Remembering Legendary Football Coach Vince Dooley, a 'Damn Good Dawg'

(AP Photo/Gene Blythe, File)

It’s a sad weekend for college football fans everywhere, as legendary football coach Vince Dooley passed away at the age of 90 on Friday evening.

Dooley, who was head coach at the University of Georgia from 1964 to 1988 and served as the school’s athletic director from 1979 to 2004, coached the Bulldogs to the national championship during the 1980 season. During Dooley’s tenure as head coach, the Dawgs won six Southeastern Conference (SEC) championships as well.


“Legendary former University of Georgia football coach and director of athletics Vince Dooley died peacefully at his home in the presence of his wife and their four children Friday afternoon at the age of 90,” the university said in a statement. “A member of the College Football Hall of Fame, as well as the Georgia and Alabama Sports Halls of Fame, Dooley is Georgia’s winningest football coach with 201 victories, six SEC titles and the 1980 national championship in his 25 years leading the Bulldogs (1964-88). He was also the recipient of numerous awards for his service as director of athletics over a 25 year tenure (1979-2004).”

Vincent Joseph Dooley was born Sept. 4, 1932, in Mobile, Ala., and received a scholarship to play football at Auburn University, where he played quarterback. After graduating from Auburn, he spent two years in the Marine Corps and worked as an assistant coach under Auburn Head Coach “Shug” Jordan before UGA came calling.


It didn’t take long for Dooley to see success as Georgia’s head coach, as the Bulldogs won the first SEC championship of Dooley’s career in 1966. Of course, the year that fans remember most is 1980, when the Dawgs won the national championship. After that season, Dooley’s alma mater tried to lure him back to coach the Auburn Tigers, but he stayed at UGA.

After retiring as head coach, Dooley stayed on for another decade-and-a-half as athletic director. After that, he stayed in Athens and wrote books, taught horticulture classes, and continued to serve as an ambassador to the University of Georgia. The university erected a statue of Dooley outside the football practice facility in 2008 and named the field at Sanford Stadium after him in 2019.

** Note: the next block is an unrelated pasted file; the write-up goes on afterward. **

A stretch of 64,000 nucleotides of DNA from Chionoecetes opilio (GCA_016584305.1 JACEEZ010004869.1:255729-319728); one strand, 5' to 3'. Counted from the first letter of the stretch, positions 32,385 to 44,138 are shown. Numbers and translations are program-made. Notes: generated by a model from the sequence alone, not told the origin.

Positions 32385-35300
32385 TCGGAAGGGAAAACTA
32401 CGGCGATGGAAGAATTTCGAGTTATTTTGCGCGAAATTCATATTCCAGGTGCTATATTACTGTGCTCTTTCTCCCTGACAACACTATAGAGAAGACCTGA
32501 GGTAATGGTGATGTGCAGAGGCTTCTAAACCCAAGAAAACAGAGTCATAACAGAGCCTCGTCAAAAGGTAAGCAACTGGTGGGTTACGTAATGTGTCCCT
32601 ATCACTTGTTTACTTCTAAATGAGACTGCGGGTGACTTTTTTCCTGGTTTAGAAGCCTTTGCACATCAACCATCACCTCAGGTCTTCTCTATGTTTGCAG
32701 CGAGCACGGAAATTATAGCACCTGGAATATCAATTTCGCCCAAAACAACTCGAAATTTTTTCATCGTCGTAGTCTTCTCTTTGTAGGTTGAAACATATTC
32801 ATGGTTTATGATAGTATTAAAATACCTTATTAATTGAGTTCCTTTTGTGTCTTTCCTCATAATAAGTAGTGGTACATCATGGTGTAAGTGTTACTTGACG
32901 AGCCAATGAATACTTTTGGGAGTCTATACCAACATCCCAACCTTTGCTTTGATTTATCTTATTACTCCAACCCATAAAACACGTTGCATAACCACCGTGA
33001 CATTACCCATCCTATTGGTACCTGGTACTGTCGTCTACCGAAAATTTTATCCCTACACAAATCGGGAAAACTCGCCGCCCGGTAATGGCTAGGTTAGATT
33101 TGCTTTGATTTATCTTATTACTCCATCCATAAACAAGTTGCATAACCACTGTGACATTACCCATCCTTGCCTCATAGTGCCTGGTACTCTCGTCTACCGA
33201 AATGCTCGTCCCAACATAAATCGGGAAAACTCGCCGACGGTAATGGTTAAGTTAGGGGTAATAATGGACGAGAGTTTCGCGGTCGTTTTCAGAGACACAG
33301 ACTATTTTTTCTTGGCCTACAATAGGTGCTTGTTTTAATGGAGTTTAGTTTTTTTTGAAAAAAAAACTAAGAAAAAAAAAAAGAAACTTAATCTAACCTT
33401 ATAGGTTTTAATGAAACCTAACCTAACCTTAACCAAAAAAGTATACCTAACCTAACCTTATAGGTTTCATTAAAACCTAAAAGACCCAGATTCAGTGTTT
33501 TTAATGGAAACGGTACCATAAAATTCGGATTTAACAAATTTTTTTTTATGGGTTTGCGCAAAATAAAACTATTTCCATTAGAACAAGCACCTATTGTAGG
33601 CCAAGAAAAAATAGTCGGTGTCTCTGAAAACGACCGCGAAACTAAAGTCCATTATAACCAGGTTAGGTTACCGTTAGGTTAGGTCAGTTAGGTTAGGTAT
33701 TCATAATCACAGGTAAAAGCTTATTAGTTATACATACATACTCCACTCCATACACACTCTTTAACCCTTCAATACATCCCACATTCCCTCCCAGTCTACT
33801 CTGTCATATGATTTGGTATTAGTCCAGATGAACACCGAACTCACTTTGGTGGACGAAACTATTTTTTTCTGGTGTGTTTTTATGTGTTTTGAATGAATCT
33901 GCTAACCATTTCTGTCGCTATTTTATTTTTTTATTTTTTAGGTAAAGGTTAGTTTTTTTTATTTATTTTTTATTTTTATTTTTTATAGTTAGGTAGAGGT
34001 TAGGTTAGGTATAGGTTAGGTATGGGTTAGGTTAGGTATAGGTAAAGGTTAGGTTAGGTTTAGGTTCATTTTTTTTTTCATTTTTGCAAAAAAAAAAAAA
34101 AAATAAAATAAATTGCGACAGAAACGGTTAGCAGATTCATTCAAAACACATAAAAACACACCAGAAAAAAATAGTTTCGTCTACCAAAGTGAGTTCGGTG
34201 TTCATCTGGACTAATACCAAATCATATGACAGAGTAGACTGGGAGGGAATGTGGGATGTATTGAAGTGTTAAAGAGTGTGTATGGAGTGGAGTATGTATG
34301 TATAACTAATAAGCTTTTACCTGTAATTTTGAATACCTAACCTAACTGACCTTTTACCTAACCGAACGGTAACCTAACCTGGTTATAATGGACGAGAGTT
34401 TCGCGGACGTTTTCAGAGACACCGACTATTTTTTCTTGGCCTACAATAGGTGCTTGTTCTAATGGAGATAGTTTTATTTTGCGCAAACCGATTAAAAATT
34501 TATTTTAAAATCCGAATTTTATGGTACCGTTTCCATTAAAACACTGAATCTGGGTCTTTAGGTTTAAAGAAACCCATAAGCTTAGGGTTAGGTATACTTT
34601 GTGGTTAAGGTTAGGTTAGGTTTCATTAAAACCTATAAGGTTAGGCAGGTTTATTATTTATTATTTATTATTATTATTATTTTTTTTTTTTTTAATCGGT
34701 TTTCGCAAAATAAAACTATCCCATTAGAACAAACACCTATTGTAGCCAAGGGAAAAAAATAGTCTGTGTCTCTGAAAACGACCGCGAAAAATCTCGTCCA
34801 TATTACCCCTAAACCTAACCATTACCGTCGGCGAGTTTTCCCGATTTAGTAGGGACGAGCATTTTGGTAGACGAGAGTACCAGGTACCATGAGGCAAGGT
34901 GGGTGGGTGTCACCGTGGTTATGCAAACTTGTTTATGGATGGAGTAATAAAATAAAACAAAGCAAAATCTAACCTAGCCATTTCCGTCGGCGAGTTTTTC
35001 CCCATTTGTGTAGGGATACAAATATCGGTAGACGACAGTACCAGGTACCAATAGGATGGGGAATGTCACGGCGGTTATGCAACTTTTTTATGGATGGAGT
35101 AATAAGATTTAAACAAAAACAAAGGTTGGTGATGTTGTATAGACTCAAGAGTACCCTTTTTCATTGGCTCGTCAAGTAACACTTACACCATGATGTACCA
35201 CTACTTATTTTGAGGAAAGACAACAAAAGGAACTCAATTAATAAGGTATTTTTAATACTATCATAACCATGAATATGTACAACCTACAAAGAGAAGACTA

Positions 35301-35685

Through it all, Dooley remained humble.

“I can’t say that I was the most well-received coach who has ever been hired,” ESPN reported Dooley saying in 2019. “When I look at those credentials, there’s no way as an administrator that I would’ve hired myself. A 31-year-old freshman coach at a rival school? Now suppose you had to hire somebody at an institution like Georgia and say this is the coach.”

Seth Emerson wrote in The Athletic, “He spent half his life burnishing his legend, then the other half acting like he wasn’t one.”


“He was so accessible that people might have taken him for granted,” Emerson continued. “There was no mystery to Vince Dooley. There was no allure, at least not on the level that there should have been. But he deserves to be remembered as a giant. Because that’s what Vince Dooley was at Georgia, in all three stages of his life in Athens.”

Coach Dooley waded into political waters. He flirted with running for the Senate as a Democrat in 1986 back when the Democrats in Georgia were fairly conservative. Later on, there were rumors that the GOP tried to recruit him to run for office. His wife Barbara did a stint in conservative talk radio in Athens a few years back, and Dooley appeared with Donald Trump at a rally. He also filmed a commercial for Senate candidate Herschel Walker just a couple of weeks ago, and the ad made its debut last week.

Dooley continued to sign autographs at every UGA home game up until he came down with COVID-19 earlier this month. When he had recovered, he said that he was ready to go back to greeting fans at the bookstore every home Saturday, but he wasn’t able to. He died peacefully at home. He was survived by his wife Barbara, four children, and 11 grandchildren.

Tributes to Dooley have poured in from all over the South.

“Vince Dooley was one of my favorite people in the world and a wonderful friend to the entire Saban Family,” said University of Alabama Head Coach Nick Saban in a statement. “Vince represented the University of Georgia and all of college football with tremendous integrity and class as both a coach and athletics director. No place was that more evident than his impact on the young men he led over a lifetime as a coach. Terry and I are deeply saddened to learn of his passing and our thoughts and prayers go out to his wife Barbara and their entire family. He will be missed by many.”




Vince Dooley was truly a “Damn Good Dawg.” Rest in Peace, Coach.


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